Directed by Jean-Luc Godard
US release date: December 18, 2015

Jean-Luc Godard’s Pierrot le Fou (1965), starring Jean-Paul Belmondo and Anna Karina, will be shown in a new restoration created for the film’s 50th anniversary at Film Forum from Friday, December 18 through Thursday, December 24.

Synopsis: Ferdinand (Jean-Paul Belmondo), unhappily married and recently fired from his job, abandons his family and runs off to the Riviera with the enigmatic Marianne (Anna Karina). Ferdinand, whom Marianne calls “Pierrot,” tries to find artistic fulfillment between bouts of criminal adventure, but keeps getting entangled in Marianne’s violent life.

“It’s gotta look real. This isn’t a movie.” Canned from his TV job, Jean-Paul Belmondo, fed up with wife and Paris (who wouldn’t be, after cocktail party conversation consisting solely of ad copy?), runs off with babysitter Anna Karina – had they known each other before? – but the next morning, what’s that dead body doing there? A Bonnie and Clyde-ish crime spree/escape to the south of France follows – never more ravishing than in this restoration of Raoul Coutard’s sun-splashed color and Scope photography – done in the style of Pop Art, comic books, and inspired improvisation (Belmondo’s hilarious imitation of crusty acting legend Michel Simon), with a slow-motion carjacking, dancers somersaulting on a beach while plotters clinch a double-cross, and climaxed by unbilled Belgian-French standup great Raymond Devos’ tale of a haunting romantic melody that he just can’t get out of his head.

110 min | Drama | Color | 1965
Director: Jean-Luc Godard | Screenplay: Jean-Luc Godard
Cast: Jean-Paul Belmondo, Anna Karina
Cinematography: Raoul Coutard  | Music: Antoine Duhamel

US Distributor: Rialto Pictures

Opens in New York on December 18th at Film Forum.


"Inventively drapes genre pastiche, literary references, flash inserts and cheeky agitprop over a robust Bonnie and Clyde-like framework to deliver a film which, in spirit, feels like both the sum total of his past work and an exhilarating sign of things to come. It has a wild-eyed, everything-in-the-pot cross-processing of artistic, cinematic, political and personal concerns, where the story stutters, splinters and infuriates its way to an explosive finale." — David Jenkins, Time Out (London)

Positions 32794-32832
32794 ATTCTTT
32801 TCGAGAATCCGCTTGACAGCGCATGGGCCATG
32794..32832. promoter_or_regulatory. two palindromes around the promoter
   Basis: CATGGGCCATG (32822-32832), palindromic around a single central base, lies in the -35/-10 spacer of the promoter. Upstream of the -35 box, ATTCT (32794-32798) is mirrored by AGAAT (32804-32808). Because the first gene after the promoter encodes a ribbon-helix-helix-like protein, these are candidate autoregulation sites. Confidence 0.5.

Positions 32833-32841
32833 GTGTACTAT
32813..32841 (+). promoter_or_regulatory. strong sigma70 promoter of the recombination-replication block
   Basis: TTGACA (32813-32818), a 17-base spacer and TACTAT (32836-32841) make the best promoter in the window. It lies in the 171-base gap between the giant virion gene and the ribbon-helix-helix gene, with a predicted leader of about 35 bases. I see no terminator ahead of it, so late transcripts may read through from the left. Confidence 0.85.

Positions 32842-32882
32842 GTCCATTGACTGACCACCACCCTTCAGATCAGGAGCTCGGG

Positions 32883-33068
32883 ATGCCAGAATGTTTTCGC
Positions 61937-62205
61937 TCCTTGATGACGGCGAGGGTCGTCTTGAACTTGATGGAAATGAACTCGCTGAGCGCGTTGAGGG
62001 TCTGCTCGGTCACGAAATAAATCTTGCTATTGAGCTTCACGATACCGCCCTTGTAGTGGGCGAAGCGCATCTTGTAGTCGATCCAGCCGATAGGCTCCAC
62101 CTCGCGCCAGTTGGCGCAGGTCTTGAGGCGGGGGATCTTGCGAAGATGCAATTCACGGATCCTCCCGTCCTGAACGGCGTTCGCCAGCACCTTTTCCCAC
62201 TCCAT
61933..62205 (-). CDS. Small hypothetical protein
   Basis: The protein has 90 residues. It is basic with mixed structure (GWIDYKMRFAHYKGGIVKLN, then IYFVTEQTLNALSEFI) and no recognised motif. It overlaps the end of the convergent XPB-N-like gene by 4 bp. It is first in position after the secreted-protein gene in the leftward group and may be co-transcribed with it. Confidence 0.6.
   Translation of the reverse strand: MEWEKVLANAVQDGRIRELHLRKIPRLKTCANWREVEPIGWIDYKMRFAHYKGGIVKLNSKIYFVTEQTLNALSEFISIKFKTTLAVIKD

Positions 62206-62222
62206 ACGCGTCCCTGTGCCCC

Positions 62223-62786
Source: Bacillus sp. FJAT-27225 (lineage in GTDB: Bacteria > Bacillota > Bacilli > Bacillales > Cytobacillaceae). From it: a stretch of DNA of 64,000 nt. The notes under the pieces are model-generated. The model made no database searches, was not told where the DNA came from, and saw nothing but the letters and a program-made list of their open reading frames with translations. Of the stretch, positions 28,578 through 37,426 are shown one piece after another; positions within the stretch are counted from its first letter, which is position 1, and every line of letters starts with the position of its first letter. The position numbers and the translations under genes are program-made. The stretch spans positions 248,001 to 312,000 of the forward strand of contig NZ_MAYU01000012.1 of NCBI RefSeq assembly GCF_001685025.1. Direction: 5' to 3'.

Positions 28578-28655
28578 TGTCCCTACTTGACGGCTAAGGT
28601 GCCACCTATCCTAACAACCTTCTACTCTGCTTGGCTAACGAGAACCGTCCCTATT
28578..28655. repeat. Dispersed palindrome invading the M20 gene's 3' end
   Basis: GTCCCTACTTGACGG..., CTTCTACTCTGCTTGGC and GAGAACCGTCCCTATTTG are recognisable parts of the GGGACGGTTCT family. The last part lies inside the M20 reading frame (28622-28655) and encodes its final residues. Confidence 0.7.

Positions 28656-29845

"A symphony in the key of red… oddly meticulous in its deconstruction of classical filmmaking, the crime genre, even musicals. One extraordinary shot, as Belmondo and Karina cross a field, followed by a thick plume of smoke from the burning wreckage of their car, would be almost unthinkable today without CGI. Prefiguring the entire career of J.G. Ballard, it’s a crazy landmark a magnificent, witty and brutal adventure into cinema’s id." — Tim Robey, The Telegraph

"A VITAL PART OF FILM HISTORY! As in Breathless, Godard favors wryly detached long shots of frantic action sequences, making Belmondo and Karina look like kids playing cops 'n' robbers. And there is an amusing final joke, showing Belmondo's impotent second thoughts about suicide. Engaging and beguiling - perhaps in spite of itself." — Peter Bradshaw, The Guardian

"The dazzling mise-en-scène alternates Lichtenstein with Cézanne, pop art with impressionism, the shadow of Amerika falling across the Provençal sun." — Amy Taubin, Village Voice

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